Reclosing on the Power-Grid System

What is reclosing?

The majority of faults on the transmission & distribution networks are of an intermittent form; a fault may arise between the phases or between the ground and lightning strike, small animal, etc.

The animal or piece of debris that caused the fault to start usually burns or falls away, or in the instance of the lightning strike, it was by its very nature intermittent. There is no cause for delaying the closure of these intermittent defects once they have been resolved.

This is basically the purpose of reclosing. Re-energizing a circuit (or) making an attempt to do so quickly when a problem is fixed in order for service to be automatically restored.

How can a recloser know that an intermittent fault exists when it closes again?

Reclosers only become aware that they have reclosed into an intermittent defect after they do so and the fault has been eliminated. If the fault persists, it is considered a permanent fault, and the reclosing mechanism’s response to a fused opening or closing depends on how well it synchronizes with fuses & sectionalizers.

In order to restore as much functionality as possible while still isolating the permanent defect, the reclosers will then reclose through a sequence of shots.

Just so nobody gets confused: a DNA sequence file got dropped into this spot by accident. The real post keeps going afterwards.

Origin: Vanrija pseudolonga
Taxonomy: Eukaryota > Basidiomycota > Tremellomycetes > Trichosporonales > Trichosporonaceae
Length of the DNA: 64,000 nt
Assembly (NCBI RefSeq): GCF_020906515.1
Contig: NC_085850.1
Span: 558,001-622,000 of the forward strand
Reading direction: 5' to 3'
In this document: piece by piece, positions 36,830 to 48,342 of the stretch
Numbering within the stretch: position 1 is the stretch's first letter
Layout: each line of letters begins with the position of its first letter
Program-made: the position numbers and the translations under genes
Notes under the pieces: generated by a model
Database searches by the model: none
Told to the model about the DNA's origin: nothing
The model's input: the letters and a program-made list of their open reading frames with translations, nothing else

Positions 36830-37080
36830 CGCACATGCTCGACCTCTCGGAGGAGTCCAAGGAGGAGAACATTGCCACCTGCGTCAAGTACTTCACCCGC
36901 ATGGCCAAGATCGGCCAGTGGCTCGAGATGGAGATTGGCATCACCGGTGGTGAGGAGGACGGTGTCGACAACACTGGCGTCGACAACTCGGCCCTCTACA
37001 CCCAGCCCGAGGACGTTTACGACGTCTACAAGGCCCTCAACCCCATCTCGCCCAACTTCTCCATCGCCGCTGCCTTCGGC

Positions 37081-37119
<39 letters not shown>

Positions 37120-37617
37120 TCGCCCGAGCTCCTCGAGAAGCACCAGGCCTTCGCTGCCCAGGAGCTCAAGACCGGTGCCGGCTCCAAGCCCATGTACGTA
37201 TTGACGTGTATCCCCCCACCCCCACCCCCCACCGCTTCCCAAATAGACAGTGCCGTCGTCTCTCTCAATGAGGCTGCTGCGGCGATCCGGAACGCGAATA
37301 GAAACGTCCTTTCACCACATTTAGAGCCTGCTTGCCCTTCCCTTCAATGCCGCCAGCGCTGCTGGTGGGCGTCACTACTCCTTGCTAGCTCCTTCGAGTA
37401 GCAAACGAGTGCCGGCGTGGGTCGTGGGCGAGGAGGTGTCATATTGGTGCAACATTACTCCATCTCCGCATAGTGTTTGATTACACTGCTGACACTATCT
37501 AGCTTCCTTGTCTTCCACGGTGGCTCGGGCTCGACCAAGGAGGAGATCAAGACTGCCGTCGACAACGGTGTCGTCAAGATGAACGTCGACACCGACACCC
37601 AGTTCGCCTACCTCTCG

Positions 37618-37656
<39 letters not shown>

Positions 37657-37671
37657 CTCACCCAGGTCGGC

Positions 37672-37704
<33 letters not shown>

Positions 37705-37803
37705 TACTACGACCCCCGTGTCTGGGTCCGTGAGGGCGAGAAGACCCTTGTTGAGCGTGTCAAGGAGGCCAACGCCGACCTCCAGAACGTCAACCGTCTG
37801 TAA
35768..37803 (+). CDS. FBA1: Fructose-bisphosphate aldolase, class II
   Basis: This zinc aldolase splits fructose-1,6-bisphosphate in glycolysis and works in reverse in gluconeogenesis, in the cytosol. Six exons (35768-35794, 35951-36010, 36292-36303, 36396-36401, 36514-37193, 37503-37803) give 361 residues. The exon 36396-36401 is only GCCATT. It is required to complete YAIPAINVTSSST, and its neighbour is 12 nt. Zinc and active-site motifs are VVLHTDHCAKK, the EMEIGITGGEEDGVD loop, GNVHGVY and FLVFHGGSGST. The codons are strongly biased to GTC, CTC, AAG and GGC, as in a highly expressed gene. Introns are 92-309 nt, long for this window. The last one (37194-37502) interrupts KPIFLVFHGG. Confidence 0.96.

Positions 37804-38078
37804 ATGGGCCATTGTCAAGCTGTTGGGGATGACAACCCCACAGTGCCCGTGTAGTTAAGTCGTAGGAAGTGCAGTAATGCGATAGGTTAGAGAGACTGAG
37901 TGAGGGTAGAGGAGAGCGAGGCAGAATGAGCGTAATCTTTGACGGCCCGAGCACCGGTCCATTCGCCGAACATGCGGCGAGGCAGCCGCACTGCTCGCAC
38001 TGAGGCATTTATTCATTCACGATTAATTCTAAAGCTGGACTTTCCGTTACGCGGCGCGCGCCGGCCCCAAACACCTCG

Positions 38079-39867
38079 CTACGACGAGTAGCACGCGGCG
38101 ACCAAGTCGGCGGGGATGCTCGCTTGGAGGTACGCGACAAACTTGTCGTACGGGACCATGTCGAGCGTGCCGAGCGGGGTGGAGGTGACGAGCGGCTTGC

When a defect is fixed, does a recloser automatically close again?

After a defect, a recloser will usually try to close again 0.1 to 10 seconds later.

This brief pause of a few seconds is intended to give the ionized air from the fault time to disperse. Ionized air creates a low impedance channel for re-strikes, which is why it must be allowed time to disperse.

When re-energizing between phases, for instance, the transmission (or) distribution line may be able to re-strike through the ionized air created by the lightning strike, or it may ground upon reclosing or re-energizing.

If the issue was genuinely intermittent, a short wait might enable for a restrike to occur and be considered a permanent fault rather than prompting the reinstatement of service.

One can also view an electrical switch that opens when there is a load because the conductive nature of the ionized air. An upward arc is produced. The arc naturally lengthens upward because the hot, ionized air, or the conductive route, is less dense than cold air and rises naturally.

If the fault is intermittent, reclosing can occur and restore service immediately; otherwise, a delay is necessary, as the intermittent fault may recur and cause a second fault.